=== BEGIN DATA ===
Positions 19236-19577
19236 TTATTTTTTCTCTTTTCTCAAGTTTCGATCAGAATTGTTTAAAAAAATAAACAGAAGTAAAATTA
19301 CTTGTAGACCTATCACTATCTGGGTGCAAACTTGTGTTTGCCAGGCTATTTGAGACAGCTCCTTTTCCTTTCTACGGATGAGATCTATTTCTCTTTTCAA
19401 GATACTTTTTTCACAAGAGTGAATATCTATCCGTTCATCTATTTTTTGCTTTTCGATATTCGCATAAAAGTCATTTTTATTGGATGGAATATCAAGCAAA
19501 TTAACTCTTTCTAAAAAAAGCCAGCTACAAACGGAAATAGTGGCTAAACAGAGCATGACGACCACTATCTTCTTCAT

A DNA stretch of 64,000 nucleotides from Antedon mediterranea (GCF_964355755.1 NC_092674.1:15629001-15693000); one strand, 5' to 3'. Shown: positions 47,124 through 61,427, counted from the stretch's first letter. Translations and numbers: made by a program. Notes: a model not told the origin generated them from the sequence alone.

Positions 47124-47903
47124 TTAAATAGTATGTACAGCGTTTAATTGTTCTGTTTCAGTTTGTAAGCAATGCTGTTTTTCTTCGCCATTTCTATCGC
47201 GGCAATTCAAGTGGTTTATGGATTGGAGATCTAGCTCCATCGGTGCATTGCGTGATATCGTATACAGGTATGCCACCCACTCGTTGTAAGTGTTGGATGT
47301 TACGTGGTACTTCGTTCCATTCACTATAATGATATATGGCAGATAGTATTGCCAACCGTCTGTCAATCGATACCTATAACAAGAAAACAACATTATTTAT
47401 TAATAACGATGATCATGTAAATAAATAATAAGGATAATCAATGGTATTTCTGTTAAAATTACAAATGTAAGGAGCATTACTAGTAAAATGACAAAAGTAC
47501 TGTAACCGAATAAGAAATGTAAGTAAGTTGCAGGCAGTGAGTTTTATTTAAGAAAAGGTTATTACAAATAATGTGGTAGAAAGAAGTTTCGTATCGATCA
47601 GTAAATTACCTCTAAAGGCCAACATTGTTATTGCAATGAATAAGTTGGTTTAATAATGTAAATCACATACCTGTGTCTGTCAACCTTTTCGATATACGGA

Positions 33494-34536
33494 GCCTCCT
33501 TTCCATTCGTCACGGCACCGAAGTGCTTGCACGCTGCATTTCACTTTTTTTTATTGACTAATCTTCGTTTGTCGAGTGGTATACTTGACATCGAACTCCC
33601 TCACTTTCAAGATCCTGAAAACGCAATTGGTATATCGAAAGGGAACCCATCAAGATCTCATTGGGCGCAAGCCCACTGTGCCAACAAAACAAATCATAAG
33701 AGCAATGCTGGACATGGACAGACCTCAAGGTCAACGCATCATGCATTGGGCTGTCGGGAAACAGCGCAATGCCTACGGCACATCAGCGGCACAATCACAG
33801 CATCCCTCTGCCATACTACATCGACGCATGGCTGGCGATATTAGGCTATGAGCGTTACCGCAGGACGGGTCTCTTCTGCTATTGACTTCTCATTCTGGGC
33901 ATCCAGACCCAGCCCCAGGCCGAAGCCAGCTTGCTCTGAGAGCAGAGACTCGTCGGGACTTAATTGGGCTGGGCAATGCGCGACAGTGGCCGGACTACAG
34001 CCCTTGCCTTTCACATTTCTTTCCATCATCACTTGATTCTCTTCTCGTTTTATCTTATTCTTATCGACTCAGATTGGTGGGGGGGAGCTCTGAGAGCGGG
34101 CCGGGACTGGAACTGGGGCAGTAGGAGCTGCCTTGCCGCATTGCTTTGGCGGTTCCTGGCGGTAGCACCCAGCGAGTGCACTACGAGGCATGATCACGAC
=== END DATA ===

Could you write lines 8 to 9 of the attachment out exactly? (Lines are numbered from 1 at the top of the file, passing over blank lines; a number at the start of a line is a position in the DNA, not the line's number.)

47124 TTAAATAGTATGTACAGCGTTTAATTGTTCTGTTTCAGTTTGTAAGCAATGCTGTTTTTCTTCGCCATTTCTATCGC
47201 GGCAATTCAAGTGGTTTATGGATTGGAGATCTAGCTCCATCGGTGCATTGCGTGATATCGTATACAGGTATGCCACCCACTCGTTGTAAGTGTTGGATGT